Speaking the Unspeakable


Speaking the Unspeakable


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Speaking the Unspeakable

By Robert I. Lappin

Harvard Law Professor Alan Dershowitz, has promulgated a practical way for Israel to deal with terrorism. He proposes that Israel, with fair, advance warning, destroy Arab villages that have been used as a base for terrorist operations. The residents would have 24 hours to leave, and then Israeli troops would come in and bulldoze the buildings. Israeli leaders would do well to implement Professor Dershowitz's proposal.

A detail that Professor Dershowitz has not dealt with is the relocation of those displaced.

The Arab world, and the world of Islam, are saturated with hatred of Jews and of Israel, beyond the point of no-return. That Israel is an interloper of Arab hegemony, who must be expunged, is an Islamic dictum. It is now widely recognized that negotiations, including the Oslo peace process, and the Barak initiative have been a snare and a delusion, and that negotiations are not a realistic option, given the existing, and foreseeable circumstances. Terror, by suicide-homicide, is the Arab tactic-of-choice to destroy Israel, and indeed to intimidate the world.

To protect its citizens, Israel must occupy the West Bank and Gaza Strip for the foreseeable future, thereby ruling, de-facto, over several million Palestinians. If Israel relinquishes its hold on the territories, and retreats, as it has so many times, terror and suicide attacks resume. This is intolerable.

To rule over another people, is an assault on the Jewish conscience, and unacceptable over the long-run, to the world, as well. However, the very process of relocation, once started, may result in shocking the Arabs into a condition of reality, even to the point of moderating their behavior.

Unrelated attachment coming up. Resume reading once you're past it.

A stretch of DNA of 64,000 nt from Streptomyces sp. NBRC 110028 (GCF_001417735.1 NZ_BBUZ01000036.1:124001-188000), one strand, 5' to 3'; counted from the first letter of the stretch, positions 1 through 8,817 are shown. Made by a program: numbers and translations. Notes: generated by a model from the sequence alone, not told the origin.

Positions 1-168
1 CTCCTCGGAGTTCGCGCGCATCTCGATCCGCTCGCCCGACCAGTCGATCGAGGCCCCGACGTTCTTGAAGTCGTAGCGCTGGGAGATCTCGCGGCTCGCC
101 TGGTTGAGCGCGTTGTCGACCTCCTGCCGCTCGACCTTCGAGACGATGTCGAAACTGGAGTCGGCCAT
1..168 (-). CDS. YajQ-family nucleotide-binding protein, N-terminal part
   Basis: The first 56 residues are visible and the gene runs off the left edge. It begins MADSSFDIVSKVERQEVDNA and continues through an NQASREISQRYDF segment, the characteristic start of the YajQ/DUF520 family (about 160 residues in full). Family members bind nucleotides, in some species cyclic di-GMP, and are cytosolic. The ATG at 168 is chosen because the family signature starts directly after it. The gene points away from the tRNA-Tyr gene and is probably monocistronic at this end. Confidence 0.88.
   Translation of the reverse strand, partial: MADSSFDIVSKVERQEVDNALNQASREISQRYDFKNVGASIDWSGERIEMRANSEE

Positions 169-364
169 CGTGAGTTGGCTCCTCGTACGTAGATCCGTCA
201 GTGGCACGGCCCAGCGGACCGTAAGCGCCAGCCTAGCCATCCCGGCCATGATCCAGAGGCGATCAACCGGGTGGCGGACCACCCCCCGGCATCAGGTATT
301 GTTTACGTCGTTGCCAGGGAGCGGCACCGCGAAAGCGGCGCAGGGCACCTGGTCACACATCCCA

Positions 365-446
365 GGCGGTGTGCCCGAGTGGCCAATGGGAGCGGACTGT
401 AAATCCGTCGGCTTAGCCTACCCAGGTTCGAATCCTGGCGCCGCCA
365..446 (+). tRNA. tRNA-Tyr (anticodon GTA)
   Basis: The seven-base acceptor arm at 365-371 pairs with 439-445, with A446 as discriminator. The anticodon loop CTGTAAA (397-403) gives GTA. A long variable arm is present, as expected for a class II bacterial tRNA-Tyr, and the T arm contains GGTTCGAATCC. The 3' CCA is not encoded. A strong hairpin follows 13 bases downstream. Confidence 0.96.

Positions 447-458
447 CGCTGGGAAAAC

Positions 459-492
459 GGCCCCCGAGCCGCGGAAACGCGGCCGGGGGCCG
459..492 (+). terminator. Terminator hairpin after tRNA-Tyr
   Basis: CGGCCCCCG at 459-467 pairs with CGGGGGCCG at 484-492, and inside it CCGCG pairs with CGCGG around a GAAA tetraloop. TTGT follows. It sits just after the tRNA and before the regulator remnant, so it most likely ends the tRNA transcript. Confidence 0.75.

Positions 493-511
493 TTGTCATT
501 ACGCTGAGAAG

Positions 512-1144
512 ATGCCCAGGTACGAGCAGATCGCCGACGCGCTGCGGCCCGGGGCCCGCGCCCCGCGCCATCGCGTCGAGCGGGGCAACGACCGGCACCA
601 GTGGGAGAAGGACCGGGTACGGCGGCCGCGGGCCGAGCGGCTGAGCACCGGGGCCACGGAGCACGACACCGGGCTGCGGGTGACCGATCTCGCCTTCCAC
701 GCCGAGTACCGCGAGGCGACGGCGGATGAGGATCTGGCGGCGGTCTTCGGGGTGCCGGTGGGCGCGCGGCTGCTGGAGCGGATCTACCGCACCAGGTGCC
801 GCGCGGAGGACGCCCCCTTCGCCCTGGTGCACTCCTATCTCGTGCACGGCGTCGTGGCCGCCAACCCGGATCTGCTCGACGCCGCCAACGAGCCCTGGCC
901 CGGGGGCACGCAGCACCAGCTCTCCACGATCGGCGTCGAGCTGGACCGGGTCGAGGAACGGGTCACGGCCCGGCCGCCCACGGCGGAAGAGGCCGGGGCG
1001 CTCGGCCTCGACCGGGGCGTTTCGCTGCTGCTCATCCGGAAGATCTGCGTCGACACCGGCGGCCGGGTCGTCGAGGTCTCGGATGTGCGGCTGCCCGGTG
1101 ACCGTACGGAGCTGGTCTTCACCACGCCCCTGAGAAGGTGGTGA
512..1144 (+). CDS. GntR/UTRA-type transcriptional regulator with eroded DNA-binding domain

None-the-less, an option that must be considered is the unspeakable: relocating Arabs from the West Bank and Gaza, to Jordan, Lebanon, Syria, and other Arab countries. Relocation can be a gradual process, starting with those who will be displaced under the Dershowitz plan.

In tandem with this policy of relocation, Israel should pass a bill, already presented to the Knesset, encouraging Arab emigration to Arab lands, by offering a basket of financial assistance. Israeli Arabs, most of whom identify with Israel's enemies, are a deadly source of terrorism. Another bill, already introduced in the Knesset, calls for every citizen of Israel to take an oath of loyalty to the state of Israel as a Jewish state, as a condition for citizenship. As a nation under siege, from both within and without, inhabitants of Israel who are unwilling to identify as loyal citizens, should be subject to relocation.

It is time, too, for Israel to affirm its rightful claim to Judea, Samaria, and Gaza. Our Torah provides a solid deed to this land, which should be asserted. The historical roots of the idea of relocation must be vigorously presented to the world. Since the time of Muhammad, relocations of Christians, non-Islamic peoples, and Jews have been commonplace in the Islamic world. Elsewhere in the world, relocation of tens of millions of hostile populations, have taken place, particularly following World War II. It is not acceptable for the world to impose on Israel, or for Israel to impose on itself, standards, that no other nation, has assumed. It cannot be required that Israeli-Jews live permanently with people whose greatest joy is the mass murder of Jewish civilians. Events have borne out that Jewish-Arab coexistence is no more than a cruel fantasy.

As difficult as it will be, Israel will have to hunker down, and make the best of the extreme economic and political adversities that it will face under this plan. Solidarity and support of Diaspora Jewry for Israel will be essential, perhaps as never before, since Israel's rebirth.

Mr. Lappin is a past president of the Jewish Federation of the North Shore (Mass.). He has recently produced a documentary video, "Great Jewish Achievers", which has been distributed, free-of-charge, to over 2000 synagogue schools, Jewish camps, day schools, and JCC's. He is a member of UJC's Renaissance and Renewal Committee.


from the January 2003 Edition of the Jewish Magazine




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